A Driving force

Homicide detective Bill Ritz is the tireless organizer behind an annual golf tournament that is a big fundraiser for a child abuse center in Baltimore

May 15, 2007|By Joe Burris | Joe Burris,sun reporter

Bill Ritz enjoys golf, but it's not his passion. If it were, he'd be surveying the course before sunrise, tracking the falling dew, gauging the wind's trajectory. And then the competition wouldn't stand a chance.

Ritz solves murder mysteries instead. He's one of Baltimore's top homicide detectives, a 16-year veteran who usually handles eight murder cases a year. Those who know him best say he's Columbo without the weather-beaten trench coat. While others see clues with presumably no link, he sees a trail an assailant had no idea he had left behind.

In fact, if you're a regular Sun reader, you've probably seen this sentence in many unsolved-homicide stories: Anyone with information about the killing is asked to call Detective Bill Ritz at 410-396-2100.

Ritz, 54, can spend days on end trying to solve a whodunit, immersed in fingerprints, blood smears and photos of murder victims so riddled with gunshot wounds they resemble a cadaver on the last day of anatomy class. You'd think that anyone in that line of work would get as far away from it as possible at the end of his shift.

Instead, the man noted for his case-cracking prowess has championed funding to counsel and support the area's sexually abused children -- a cause that is usually led by local state's attorneys.

Five years ago, Ritz founded the Law & Order Golf Tournament as an activity that both law-enforcement personnel and prosecutors could embrace, at a time when news reports described friction between their agencies. Since its start, Ritz has approached the tournament with the same energy and diligence he puts into solving murder cases, literally working to the point of exhaustion.

Such diligence is paying off: What began as a grass-roots effort has become a popular event for two of the city's most visible departments and a major fundraiser for the Baltimore Child Abuse Center.

The nonprofit, private organization, which coordinates services for all reported cases of child sexual abuse and assault in Baltimore, assists about 900 children and their families annually. Psychologists and social-service workers interview the children, while a staff forensic pediatrician performs medical examinations to detect physical signs of abuse.

On his own time, Ritz has solicited thousands of dollars from tee-box sponsors and thousands of dollars' worth of silent-auction items for the tournament, in addition to recruiting most of the golfers.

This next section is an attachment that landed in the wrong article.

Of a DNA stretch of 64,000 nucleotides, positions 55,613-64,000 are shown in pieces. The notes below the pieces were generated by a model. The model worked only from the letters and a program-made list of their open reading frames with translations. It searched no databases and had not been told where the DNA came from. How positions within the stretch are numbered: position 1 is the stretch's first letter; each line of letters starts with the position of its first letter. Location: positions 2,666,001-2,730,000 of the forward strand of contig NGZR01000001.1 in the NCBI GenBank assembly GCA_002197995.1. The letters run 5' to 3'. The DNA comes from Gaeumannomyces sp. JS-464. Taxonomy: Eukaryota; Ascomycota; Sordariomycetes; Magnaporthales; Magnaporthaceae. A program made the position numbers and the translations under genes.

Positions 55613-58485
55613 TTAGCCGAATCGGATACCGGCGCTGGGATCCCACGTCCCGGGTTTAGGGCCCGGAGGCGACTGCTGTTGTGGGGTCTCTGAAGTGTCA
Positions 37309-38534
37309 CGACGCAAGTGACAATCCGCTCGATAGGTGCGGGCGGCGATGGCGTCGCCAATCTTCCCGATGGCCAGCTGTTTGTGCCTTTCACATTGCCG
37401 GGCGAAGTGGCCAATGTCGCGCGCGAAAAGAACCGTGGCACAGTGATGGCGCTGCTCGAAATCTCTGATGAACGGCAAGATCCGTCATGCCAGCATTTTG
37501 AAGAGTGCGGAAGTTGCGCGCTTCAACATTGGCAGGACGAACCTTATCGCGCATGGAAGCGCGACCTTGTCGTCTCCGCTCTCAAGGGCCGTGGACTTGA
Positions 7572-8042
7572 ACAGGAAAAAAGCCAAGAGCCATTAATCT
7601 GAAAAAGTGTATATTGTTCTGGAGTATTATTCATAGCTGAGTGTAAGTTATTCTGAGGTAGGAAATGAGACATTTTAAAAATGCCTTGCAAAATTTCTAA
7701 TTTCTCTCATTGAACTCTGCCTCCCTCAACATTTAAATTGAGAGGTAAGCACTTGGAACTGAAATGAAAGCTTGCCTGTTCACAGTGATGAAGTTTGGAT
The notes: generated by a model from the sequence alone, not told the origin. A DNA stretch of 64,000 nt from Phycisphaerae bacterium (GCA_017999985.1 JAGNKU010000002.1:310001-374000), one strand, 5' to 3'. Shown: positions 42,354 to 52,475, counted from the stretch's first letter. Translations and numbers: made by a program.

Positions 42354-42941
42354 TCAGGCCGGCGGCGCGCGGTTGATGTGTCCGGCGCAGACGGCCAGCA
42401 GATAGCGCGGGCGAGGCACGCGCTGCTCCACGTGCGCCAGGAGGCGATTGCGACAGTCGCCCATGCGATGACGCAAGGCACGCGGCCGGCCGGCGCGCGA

"I look forward to it every year, just being able to donate money to the center," he said. "You get to see the fruits of your efforts going toward a good cause, and the kids are able to get the services and counseling they need."

This year's tournament was held yesterday at Woodlands Golf Course in Woodlawn. The previous four tournaments have raised a total of about $40,000. Ritz said he hopes the latest event brings in about $20,000.

"He started it from scratch," said Assistant State's Attorney Don Giblin, who has played in the tournament since its inception. "It's an easy thing to say, `OK, let's have a golf tournament, it'll be a good time for all.' People don't need a reason to take a day from work. But he spent countless hours on the phone, going out soliciting sponsors, going to shops to pick up items for silent auctions. He approached it with the same fervor as he does his cases."

Judging from the demeanor of police participants yesterday, one got the feeling most of them had the center's lone annual fundraiser penciled on their calendars long ago. They wore shirts with the event's logo -- a chalk outline of a murder victim with golf club in hand. And they stormed toward the greens in a cavalcade of golf carts that roared down steep hills and hugged sharp turns.

"Hey, we're not on a chase!" yelled one passenger to a driver after their cart almost flipped.


This is a side of law enforcement that rarely makes headlines -- scores of police on their off day getting together to raise funds for kids victimized by some of the same lawbreakers they're trying to keep off the streets.

"What it does is it reflects that level of cooperation and camaraderie between attorneys and police officers, who work with each other and on a day-to-day basis," said Baltimore State's Attorney Patricia C. Jessamy, who is also president of the child-abuse center's board of directors.

Before getting started yesterday morning, the golfers assembled and rendered rousing applause for Ritz, who had just come off the midnight shift, tackling, among other duties, a suicide case that came in about 3 a.m.

As his shift ended, he bolted from police headquarters and headed to the Woodlands Golf Course. He helped register about 120 participants, consisting of his comrades in law enforcement and members of the state's attorney's office, collected fees and made sure everything started without a hitch. His foursome had just completed the first hole when he discovered he had forgotten to change into his golf shoes.

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